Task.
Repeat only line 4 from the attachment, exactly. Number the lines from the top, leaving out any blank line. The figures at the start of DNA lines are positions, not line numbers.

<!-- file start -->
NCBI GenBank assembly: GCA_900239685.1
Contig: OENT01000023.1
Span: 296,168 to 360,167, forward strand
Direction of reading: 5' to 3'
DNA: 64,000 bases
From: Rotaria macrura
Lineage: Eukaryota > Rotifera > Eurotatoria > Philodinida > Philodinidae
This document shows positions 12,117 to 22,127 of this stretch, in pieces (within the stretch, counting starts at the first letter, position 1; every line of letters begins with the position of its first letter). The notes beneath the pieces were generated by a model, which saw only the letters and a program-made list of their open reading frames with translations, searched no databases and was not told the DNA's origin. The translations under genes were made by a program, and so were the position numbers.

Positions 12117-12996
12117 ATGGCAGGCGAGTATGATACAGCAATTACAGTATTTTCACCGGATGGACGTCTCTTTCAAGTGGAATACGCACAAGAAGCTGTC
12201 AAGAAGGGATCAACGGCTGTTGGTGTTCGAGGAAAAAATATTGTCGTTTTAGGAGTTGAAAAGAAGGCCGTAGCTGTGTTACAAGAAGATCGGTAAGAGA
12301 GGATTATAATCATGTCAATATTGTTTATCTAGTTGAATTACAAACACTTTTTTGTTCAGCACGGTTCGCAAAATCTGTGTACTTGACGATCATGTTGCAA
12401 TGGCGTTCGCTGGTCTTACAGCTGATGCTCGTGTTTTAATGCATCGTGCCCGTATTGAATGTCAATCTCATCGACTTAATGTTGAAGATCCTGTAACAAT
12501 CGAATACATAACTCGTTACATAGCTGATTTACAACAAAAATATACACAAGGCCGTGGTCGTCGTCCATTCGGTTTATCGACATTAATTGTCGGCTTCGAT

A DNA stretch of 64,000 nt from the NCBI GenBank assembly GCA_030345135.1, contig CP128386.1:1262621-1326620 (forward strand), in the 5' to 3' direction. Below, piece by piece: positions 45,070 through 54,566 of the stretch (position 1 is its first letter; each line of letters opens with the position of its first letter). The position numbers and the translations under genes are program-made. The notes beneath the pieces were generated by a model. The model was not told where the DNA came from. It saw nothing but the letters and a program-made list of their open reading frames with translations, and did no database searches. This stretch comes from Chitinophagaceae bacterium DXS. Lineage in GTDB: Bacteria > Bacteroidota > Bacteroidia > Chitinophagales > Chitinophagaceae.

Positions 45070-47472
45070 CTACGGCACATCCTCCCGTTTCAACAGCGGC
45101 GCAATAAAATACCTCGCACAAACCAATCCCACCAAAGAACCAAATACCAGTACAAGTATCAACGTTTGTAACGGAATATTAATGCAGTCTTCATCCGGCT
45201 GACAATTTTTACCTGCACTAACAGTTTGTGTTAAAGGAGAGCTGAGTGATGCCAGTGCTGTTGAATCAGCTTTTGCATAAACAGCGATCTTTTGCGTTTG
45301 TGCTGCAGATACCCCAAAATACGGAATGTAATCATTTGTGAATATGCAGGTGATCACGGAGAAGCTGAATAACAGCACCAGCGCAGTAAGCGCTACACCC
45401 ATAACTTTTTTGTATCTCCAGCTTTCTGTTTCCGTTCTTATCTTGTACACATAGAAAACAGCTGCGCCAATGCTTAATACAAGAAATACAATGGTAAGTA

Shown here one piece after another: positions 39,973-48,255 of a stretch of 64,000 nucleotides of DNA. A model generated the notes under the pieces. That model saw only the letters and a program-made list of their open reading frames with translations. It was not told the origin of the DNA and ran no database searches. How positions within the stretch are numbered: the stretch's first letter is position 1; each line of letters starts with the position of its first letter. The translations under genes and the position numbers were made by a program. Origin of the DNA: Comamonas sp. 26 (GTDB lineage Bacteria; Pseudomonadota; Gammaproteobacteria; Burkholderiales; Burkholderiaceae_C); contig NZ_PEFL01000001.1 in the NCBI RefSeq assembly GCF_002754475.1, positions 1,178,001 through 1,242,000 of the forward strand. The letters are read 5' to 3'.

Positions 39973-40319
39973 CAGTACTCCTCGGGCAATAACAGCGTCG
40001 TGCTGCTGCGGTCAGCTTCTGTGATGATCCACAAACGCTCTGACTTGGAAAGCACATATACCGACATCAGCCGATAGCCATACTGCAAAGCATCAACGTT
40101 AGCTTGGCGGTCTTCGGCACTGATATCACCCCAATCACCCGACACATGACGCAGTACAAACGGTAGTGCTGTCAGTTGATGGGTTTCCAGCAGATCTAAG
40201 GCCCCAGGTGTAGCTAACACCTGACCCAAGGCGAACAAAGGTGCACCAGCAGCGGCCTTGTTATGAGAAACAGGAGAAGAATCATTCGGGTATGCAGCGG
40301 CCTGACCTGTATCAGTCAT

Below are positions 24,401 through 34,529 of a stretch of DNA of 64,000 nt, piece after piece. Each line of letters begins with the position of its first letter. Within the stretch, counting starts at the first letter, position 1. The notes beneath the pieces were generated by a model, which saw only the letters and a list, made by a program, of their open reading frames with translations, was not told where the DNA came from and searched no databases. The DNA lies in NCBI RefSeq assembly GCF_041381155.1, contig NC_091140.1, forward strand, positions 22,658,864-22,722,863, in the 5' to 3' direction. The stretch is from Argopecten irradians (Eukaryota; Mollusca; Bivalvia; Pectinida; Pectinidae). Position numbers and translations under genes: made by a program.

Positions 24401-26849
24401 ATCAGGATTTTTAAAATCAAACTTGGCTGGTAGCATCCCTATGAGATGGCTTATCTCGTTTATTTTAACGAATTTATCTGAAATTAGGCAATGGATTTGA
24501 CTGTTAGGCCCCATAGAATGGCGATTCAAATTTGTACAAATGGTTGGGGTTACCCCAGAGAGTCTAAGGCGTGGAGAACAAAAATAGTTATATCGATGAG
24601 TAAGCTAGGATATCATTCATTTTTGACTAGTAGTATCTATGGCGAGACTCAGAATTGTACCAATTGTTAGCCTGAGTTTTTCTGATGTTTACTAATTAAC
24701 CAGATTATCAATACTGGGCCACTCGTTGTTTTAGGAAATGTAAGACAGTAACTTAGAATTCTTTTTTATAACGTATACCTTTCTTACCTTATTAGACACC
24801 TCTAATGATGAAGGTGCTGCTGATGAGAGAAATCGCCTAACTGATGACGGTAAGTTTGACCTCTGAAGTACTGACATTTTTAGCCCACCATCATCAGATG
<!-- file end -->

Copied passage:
Direction of reading: 5' to 3'